Hotels look to enhance guest experience
Technology is becoming an expected part of the hotel experience, from electronic message boards to Internet access that lets users pay to boost their capacity.
At slightly more than 2,100 rooms, the Hyatt Regency Chicago's size benefits conventioneers looking for a central location, but it can be difficult to navigate.
Three years ago, the city's largest hotel contracted with AVT Communique, a division of Hospitality Partners, to overhaul its way-finding system and bring digital solutions for upselling to guests. The $600,000 project has allowed the hotel to formalize its way-finding, replacing paper copies of a day's schedule on message boards to one system that broadcasts to 60 NEC LCD screens and another 20 projector-based systems, says David Alter, director of engineering and project management with AVT Communique.
In addition to freeing up staff, the LCD monitors at the front desk help upsell guests to the club level and tout the hotel's breakfast, business services and other amenities. When the monitors were taken out as part of an upgrade to touchscreen units, sales of suites dropped nearly one-third, Alter notes.
The hotel also is exploring the use of virtual menus on tablet PCs, a technology that's been installed at other Hyatt properties, and RFID technology that's currently being used by sales agents to wow prospective clients. RFID tags embedded in convention badges to help people find their way or receive targeted information or advertising is used on an as-needed basis, Alter says.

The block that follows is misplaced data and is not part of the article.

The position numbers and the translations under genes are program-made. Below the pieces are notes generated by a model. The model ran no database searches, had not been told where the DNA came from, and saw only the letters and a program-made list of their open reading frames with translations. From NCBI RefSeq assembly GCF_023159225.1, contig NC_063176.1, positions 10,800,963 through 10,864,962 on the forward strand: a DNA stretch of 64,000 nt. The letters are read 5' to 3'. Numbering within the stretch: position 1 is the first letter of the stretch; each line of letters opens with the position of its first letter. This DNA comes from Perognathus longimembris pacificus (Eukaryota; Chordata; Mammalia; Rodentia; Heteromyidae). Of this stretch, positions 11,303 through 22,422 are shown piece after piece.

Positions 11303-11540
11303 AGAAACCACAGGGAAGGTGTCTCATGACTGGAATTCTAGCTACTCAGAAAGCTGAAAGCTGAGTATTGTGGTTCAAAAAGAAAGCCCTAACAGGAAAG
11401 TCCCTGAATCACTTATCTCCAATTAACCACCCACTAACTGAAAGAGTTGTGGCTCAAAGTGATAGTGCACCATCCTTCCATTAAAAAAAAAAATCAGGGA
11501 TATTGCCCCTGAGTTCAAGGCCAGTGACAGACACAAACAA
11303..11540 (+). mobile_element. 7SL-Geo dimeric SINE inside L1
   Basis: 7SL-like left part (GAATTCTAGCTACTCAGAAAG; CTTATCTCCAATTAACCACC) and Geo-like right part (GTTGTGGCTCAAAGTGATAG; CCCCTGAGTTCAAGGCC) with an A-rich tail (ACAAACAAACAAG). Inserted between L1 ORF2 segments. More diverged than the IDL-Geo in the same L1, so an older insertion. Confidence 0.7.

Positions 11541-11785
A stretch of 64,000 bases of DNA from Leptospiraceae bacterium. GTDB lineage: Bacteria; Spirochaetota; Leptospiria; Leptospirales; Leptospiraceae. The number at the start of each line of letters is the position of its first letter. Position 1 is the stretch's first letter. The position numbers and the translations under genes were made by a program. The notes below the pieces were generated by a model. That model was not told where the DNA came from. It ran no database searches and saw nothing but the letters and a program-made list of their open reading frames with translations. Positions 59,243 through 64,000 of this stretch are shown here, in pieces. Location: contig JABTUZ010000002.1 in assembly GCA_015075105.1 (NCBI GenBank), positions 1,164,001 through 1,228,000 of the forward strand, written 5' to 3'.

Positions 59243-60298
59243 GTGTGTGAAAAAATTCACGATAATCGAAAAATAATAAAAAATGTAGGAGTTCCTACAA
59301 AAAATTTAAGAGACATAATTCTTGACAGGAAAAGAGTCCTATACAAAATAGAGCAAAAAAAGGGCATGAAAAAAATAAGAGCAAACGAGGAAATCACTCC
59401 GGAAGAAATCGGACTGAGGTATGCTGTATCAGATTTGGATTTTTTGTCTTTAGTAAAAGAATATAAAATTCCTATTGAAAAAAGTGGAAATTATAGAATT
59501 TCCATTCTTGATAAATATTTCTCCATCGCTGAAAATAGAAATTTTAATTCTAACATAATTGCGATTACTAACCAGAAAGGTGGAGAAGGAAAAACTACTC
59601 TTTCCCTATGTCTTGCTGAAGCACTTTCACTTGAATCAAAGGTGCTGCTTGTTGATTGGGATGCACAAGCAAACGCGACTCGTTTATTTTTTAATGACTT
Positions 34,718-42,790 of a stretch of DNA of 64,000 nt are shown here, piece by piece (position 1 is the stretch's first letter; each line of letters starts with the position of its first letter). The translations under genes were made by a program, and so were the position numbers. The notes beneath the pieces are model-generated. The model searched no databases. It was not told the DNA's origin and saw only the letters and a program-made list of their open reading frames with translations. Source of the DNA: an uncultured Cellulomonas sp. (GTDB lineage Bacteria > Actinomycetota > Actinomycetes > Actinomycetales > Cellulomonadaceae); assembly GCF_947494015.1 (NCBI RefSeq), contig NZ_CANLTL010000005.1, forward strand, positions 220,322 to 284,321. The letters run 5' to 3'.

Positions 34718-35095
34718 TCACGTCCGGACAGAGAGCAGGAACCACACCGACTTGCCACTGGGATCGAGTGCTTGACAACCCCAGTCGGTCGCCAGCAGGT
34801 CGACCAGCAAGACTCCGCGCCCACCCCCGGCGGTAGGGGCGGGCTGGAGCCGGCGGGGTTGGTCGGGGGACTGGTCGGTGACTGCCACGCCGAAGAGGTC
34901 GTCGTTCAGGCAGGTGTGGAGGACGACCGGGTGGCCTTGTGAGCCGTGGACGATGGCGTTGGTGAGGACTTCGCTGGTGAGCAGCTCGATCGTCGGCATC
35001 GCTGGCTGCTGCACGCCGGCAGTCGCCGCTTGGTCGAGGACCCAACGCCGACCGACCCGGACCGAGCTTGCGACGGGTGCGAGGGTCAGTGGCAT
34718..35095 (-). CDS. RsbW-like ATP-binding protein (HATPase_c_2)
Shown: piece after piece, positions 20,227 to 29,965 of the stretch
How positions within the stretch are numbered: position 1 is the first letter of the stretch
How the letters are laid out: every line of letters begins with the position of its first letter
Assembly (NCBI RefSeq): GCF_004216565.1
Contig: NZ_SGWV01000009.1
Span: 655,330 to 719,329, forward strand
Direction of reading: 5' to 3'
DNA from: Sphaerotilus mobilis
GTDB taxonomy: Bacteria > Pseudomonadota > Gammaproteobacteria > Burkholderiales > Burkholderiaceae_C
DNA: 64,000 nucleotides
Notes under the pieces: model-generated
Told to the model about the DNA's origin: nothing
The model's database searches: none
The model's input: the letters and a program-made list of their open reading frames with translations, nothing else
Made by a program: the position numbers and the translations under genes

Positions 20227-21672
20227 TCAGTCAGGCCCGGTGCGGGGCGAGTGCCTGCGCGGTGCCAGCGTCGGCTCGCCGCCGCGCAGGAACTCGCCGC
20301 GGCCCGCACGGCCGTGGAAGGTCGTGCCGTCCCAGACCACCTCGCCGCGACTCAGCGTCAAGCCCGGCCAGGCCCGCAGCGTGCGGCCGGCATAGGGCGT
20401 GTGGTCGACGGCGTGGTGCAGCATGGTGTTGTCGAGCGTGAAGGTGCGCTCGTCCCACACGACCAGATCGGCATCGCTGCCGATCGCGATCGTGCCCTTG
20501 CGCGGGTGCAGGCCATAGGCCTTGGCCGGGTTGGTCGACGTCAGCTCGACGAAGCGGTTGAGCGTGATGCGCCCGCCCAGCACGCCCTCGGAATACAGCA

The Link@Sheraton concept includes a separate lobby area where guests can check e-mail, surf the Web or print boarding passes.
While franchisees in the hotel industry face mandates on just about everything from signage to front-desk uniforms, individual properties still have considerable leeway to build a guest experience that fits with the market and target demographic.
But one of the biggest corporate-wide technology initiatives has to be the Link@Sheraton Experienced with Microsoft that will be in place in 95 percent of hotel lobbies this month (March).
Hoyt Harper, senior vice president of brand management, likens the experience to visiting a park. Some people want to hang out and interact, while others want to be alone but in a community setting. The Link@Sheraton concept, a separate lobby area with lattice walls and controlled access, was tested in four worldwide locations in 2006 before implementation began in 2007.
Guests can check e-mail, surf the Web or print boarding passes using their laptops or Internet-enabled computer workstations. Microsoft-branded Webcams allow guests to shoot and e-mail video postcards. Communal tables encourage interaction, and the area also features televisions, daily newspapers and The Link Cafe, which Harper says was not in the original plan.
Even hotel signs are showing off the latest technology.
"We found that food and beverage revenues went up three-fold in locations with the Link," Harper says. Some franchisees are taking advantage of the mandated Link@Sheraton to reconfigure lobbies or food and beverage operations, he says, noting that each property is spending an average of $250,000 to incorporate the concept.
Vantage Hospitality's agreement with Lexington Hotels Worldwide franchisees requires two-thirds majority vote to implement changes. Recently passed technology initiatives include 26-inch flat-screen televisions for guest rooms and new clock radios with MP3 capabilities, explains John Burkard, vice president for information technology at the company based in Coral Springs, Florida. Burkard also oversees technology for Vantage's Americas Best Value Inns Worldwide chain.